Would one expect anything less than a double album from the Cure on the occasion of its 13th studio release? "Rather than cut it down, at the stage we're at with the band, I'm making this record becau
Would one expect anything less than a double album from the Cure on the occasion of its 13th studio release? "Rather than cut it down, at the stage we're at with the band, I'm making this record because I want to enjoy the process and be proud of the finished result," frontman Robert Smith tells Billboard of the as-yet-untitled effort, due in October via Suretone/Geffen. "It isn't a commercial concern for me."
"What will probably happen is that a double album will come out like a limited edition, mixed by me," he continues. "A single-disc version, which I assume will be primarily chosen by the label, might get mixed by someone else in order to have a different thing. There's a concern Cure fans will feel like they have to get both, but the fact is, I've agreed to sell the double version at a single album price, because I feel that strongly about it. It is almost impossible to get a double album nowadays. I naively thought my standing as an artist would push aside all objections, but the world gets ever more commercial as it turns."
Tracks due to make the cut include "Lusting Here in Your Mind" ("It sounds suspiciously like heavy rock to me," Smith says), "The Hungry Ghost," "The Perfect Boy," "Christmas Without You" ("That's not a very happy song," he says) and "Please Come Home."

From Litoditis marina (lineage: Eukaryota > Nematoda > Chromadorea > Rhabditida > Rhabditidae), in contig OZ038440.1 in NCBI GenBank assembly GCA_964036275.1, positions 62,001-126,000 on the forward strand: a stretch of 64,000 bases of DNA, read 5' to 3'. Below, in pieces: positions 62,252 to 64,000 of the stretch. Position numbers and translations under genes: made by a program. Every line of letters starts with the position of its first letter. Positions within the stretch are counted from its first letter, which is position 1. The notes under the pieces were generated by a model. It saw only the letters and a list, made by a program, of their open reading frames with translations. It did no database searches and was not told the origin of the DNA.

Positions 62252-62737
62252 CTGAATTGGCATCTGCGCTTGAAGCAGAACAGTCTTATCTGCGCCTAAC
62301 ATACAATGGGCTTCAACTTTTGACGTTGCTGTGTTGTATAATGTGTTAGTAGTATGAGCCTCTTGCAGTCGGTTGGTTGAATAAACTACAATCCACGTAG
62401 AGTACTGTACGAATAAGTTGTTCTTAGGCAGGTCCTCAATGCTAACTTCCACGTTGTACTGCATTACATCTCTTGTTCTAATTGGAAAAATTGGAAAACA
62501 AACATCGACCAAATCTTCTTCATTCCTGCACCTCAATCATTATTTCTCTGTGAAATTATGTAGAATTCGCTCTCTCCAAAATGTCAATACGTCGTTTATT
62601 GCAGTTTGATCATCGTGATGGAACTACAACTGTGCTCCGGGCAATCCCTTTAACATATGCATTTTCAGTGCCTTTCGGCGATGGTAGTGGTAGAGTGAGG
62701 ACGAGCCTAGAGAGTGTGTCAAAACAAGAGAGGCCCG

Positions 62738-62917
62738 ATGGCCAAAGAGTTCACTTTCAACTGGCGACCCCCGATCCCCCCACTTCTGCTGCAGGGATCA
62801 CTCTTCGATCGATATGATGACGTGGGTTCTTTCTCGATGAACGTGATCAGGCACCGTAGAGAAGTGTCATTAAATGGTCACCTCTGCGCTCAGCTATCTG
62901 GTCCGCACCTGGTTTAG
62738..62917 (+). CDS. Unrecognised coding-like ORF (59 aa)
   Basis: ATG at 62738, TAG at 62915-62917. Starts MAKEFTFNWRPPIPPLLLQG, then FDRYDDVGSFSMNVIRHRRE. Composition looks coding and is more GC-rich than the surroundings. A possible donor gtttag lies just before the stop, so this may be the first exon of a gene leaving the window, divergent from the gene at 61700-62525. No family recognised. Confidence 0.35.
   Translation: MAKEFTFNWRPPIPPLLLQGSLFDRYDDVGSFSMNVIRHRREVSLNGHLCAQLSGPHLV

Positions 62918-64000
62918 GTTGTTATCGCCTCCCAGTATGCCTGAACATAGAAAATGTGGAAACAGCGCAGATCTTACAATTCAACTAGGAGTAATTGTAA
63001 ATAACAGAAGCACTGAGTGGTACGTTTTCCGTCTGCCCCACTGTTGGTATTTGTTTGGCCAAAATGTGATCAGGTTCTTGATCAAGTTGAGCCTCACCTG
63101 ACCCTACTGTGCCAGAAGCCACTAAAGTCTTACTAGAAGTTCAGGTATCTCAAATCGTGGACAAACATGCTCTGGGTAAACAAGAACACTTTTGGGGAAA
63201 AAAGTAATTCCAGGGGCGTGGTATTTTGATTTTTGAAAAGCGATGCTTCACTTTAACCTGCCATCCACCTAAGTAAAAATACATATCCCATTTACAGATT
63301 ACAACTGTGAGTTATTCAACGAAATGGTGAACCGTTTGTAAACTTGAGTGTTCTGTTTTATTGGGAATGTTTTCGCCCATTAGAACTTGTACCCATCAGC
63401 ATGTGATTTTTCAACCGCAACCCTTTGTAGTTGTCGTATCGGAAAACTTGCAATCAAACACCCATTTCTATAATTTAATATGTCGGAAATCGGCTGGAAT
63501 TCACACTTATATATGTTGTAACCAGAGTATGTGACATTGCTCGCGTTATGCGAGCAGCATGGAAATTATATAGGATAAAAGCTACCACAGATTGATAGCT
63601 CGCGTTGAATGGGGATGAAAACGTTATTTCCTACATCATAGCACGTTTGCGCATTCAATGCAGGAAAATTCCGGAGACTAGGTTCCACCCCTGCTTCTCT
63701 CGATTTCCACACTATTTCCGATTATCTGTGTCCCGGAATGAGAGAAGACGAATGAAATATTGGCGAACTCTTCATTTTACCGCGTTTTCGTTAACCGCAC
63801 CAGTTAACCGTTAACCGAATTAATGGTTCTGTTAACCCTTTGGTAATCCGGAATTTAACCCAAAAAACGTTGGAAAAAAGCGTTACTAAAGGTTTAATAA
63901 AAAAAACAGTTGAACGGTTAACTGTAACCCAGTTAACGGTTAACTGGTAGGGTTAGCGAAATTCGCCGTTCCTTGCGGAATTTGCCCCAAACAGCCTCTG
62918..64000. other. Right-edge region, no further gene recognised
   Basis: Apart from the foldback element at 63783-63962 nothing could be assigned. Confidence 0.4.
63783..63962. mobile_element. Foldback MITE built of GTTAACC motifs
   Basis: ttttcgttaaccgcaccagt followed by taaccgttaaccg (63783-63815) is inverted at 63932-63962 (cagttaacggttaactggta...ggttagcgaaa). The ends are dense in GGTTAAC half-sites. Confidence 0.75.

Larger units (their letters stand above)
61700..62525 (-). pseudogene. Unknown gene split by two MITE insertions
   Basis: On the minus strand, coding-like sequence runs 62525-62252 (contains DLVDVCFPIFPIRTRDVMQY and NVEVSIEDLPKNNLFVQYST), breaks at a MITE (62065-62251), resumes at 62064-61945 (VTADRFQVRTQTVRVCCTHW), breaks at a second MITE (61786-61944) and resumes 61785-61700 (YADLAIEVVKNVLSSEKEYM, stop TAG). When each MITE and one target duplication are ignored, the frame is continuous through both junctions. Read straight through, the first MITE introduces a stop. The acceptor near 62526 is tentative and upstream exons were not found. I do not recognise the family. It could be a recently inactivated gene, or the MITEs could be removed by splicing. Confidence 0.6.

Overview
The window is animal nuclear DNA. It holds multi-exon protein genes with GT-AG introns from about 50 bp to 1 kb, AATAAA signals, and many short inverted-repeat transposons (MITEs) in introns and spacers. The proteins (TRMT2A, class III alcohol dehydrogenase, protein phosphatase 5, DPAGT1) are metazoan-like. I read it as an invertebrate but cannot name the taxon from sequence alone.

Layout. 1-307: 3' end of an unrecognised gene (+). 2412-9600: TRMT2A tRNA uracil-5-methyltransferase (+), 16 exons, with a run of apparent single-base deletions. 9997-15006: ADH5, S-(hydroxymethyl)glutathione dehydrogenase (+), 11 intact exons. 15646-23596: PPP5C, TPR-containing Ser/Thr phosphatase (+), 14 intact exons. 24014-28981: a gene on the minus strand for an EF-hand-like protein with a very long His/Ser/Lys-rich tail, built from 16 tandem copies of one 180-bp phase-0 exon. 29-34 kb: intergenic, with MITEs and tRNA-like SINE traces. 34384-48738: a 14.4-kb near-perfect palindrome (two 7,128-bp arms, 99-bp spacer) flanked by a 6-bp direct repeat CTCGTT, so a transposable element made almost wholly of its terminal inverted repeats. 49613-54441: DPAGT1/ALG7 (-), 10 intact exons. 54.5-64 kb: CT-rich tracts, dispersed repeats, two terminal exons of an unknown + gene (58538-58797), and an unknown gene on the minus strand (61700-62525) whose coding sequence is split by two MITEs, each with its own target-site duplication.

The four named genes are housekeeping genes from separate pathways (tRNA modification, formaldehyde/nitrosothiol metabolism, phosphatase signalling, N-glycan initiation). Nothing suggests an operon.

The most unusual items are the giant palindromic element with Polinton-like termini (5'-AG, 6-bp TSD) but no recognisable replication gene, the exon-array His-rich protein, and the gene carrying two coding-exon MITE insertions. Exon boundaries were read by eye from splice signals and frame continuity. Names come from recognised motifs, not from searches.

"There are songs about relationships, the material world, politics and religion. They're very upfront and dynamic," says Smith of the new songs. "People will be surprised how stripped-down and in-your-face the record is."
Smith also trolled through his massive catalog of demos and found three pieces dating back to the '80s that the band revamped. "They've changed quite a lot, but the basic melody and chord structure has remained," he says. "They do have a certain old Cure-ness about them."
As usual, Smith slaved over the lyrics, contributing to a delay in completing the project. "I've gone through so many revisions, probably more than all of the other records put together," he says. "I just wanted to get the tone right to reflect how I am at the age I'm at."
Smith promises the Cure will play new material during its fall North American tour, but not too much. "A lot of people who come to Cure shows want to hear something they haven't heard before, but they also want to hear old songs," he offers. "I enjoy playing them. But the idea of going out and doing a two-and-a-half hour show and including 10 or 12 new songs would actually be really awful, I think. A show is an experience. Anyone coming to a Cure show isn't going to go home and think about buying the album. They've already made their minds up by the fact they've bought a ticket to see us."